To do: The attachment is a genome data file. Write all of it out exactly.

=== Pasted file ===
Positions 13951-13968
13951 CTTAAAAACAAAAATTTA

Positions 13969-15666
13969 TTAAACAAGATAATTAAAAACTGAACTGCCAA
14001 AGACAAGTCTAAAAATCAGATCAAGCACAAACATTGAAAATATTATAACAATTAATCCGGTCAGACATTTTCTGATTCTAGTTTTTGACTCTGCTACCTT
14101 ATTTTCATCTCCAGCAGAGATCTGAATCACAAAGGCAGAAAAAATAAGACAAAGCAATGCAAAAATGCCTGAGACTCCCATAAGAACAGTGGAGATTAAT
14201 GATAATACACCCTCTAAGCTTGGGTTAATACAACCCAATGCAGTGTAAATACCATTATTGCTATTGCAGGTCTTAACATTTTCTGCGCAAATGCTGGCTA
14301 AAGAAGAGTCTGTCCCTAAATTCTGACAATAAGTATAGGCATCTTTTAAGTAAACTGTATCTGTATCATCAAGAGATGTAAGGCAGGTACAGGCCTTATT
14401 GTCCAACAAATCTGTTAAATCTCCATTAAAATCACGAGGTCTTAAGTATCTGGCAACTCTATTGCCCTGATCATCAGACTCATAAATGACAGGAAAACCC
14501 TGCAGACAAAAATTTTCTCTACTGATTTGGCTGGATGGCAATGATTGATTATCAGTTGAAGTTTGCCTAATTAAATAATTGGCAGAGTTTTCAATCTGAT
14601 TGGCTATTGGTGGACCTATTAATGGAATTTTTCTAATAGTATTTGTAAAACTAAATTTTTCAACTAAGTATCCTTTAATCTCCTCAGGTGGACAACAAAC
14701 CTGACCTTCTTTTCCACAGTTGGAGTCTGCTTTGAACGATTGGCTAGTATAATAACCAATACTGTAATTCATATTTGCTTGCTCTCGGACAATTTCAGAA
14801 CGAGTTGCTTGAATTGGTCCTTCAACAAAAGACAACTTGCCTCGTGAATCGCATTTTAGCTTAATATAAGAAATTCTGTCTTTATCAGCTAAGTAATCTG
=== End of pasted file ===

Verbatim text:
Positions 13951-13968
13951 CTTAAAAACAAAAATTTA

Positions 13969-15666
13969 TTAAACAAGATAATTAAAAACTGAACTGCCAA
14001 AGACAAGTCTAAAAATCAGATCAAGCACAAACATTGAAAATATTATAACAATTAATCCGGTCAGACATTTTCTGATTCTAGTTTTTGACTCTGCTACCTT
14101 ATTTTCATCTCCAGCAGAGATCTGAATCACAAAGGCAGAAAAAATAAGACAAAGCAATGCAAAAATGCCTGAGACTCCCATAAGAACAGTGGAGATTAAT
14201 GATAATACACCCTCTAAGCTTGGGTTAATACAACCCAATGCAGTGTAAATACCATTATTGCTATTGCAGGTCTTAACATTTTCTGCGCAAATGCTGGCTA
14301 AAGAAGAGTCTGTCCCTAAATTCTGACAATAAGTATAGGCATCTTTTAAGTAAACTGTATCTGTATCATCAAGAGATGTAAGGCAGGTACAGGCCTTATT
14401 GTCCAACAAATCTGTTAAATCTCCATTAAAATCACGAGGTCTTAAGTATCTGGCAACTCTATTGCCCTGATCATCAGACTCATAAATGACAGGAAAACCC
14501 TGCAGACAAAAATTTTCTCTACTGATTTGGCTGGATGGCAATGATTGATTATCAGTTGAAGTTTGCCTAATTAAATAATTGGCAGAGTTTTCAATCTGAT
14601 TGGCTATTGGTGGACCTATTAATGGAATTTTTCTAATAGTATTTGTAAAACTAAATTTTTCAACTAAGTATCCTTTAATCTCCTCAGGTGGACAACAAAC
14701 CTGACCTTCTTTTCCACAGTTGGAGTCTGCTTTGAACGATTGGCTAGTATAATAACCAATACTGTAATTCATATTTGCTTGCTCTCGGACAATTTCAGAA
14801 CGAGTTGCTTGAATTGGTCCTTCAACAAAAGACAACTTGCCTCGTGAATCGCATTTTAGCTTAATATAAGAAATTCTGTCTTTATCAGCTAAGTAATCTG